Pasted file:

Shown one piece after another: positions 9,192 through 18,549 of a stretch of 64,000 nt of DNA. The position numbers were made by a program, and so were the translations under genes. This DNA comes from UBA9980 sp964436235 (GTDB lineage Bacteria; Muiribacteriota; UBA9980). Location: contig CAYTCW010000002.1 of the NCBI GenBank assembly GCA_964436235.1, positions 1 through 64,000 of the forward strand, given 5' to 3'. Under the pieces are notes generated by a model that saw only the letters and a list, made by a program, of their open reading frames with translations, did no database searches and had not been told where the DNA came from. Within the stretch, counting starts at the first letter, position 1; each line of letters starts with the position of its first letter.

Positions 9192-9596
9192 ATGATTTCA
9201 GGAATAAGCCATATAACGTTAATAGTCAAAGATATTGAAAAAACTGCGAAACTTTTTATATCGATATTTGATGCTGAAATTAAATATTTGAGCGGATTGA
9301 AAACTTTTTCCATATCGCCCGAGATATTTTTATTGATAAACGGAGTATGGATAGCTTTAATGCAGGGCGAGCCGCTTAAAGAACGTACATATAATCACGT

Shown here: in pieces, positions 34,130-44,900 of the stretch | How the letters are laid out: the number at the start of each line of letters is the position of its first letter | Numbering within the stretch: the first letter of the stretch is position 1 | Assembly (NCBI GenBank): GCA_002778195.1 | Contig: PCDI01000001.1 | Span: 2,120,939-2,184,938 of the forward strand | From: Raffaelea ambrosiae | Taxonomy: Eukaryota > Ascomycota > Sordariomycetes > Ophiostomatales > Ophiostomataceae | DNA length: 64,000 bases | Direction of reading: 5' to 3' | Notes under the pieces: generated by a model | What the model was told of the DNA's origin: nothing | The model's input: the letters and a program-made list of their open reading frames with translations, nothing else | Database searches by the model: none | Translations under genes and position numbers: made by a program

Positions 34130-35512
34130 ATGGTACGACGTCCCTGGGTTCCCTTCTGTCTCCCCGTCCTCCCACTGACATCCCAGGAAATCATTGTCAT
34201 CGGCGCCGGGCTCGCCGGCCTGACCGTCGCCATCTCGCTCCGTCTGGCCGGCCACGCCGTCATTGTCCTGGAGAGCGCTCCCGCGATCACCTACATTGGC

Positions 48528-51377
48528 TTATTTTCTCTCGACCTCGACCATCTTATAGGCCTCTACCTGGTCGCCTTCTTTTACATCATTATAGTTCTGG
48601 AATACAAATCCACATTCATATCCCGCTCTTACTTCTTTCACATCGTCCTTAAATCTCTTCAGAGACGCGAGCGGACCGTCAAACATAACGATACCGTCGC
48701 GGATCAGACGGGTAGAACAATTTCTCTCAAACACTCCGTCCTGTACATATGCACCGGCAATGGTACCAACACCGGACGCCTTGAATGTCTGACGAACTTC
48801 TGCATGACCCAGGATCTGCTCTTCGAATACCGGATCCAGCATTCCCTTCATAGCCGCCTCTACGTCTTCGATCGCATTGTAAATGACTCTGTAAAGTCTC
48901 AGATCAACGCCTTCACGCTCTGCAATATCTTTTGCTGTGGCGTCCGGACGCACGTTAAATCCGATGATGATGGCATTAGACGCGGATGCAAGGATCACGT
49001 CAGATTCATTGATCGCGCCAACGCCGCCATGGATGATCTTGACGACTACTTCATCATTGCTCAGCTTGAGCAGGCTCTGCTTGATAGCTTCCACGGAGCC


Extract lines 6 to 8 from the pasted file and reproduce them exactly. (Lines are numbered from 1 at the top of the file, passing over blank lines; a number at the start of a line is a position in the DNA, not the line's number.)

Shown here: in pieces, positions 34,130-44,900 of the stretch | How the letters are laid out: the number at the start of each line of letters is the position of its first letter | Numbering within the stretch: the first letter of the stretch is position 1 | Assembly (NCBI GenBank): GCA_002778195.1 | Contig: PCDI01000001.1 | Span: 2,120,939-2,184,938 of the forward strand | From: Raffaelea ambrosiae | Taxonomy: Eukaryota > Ascomycota > Sordariomycetes > Ophiostomatales > Ophiostomataceae | DNA length: 64,000 bases | Direction of reading: 5' to 3' | Notes under the pieces: generated by a model | What the model was told of the DNA's origin: nothing | The model's input: the letters and a program-made list of their open reading frames with translations, nothing else | Database searches by the model: none | Translations under genes and position numbers: made by a program

Positions 34130-35512
34130 ATGGTACGACGTCCCTGGGTTCCCTTCTGTCTCCCCGTCCTCCCACTGACATCCCAGGAAATCATTGTCAT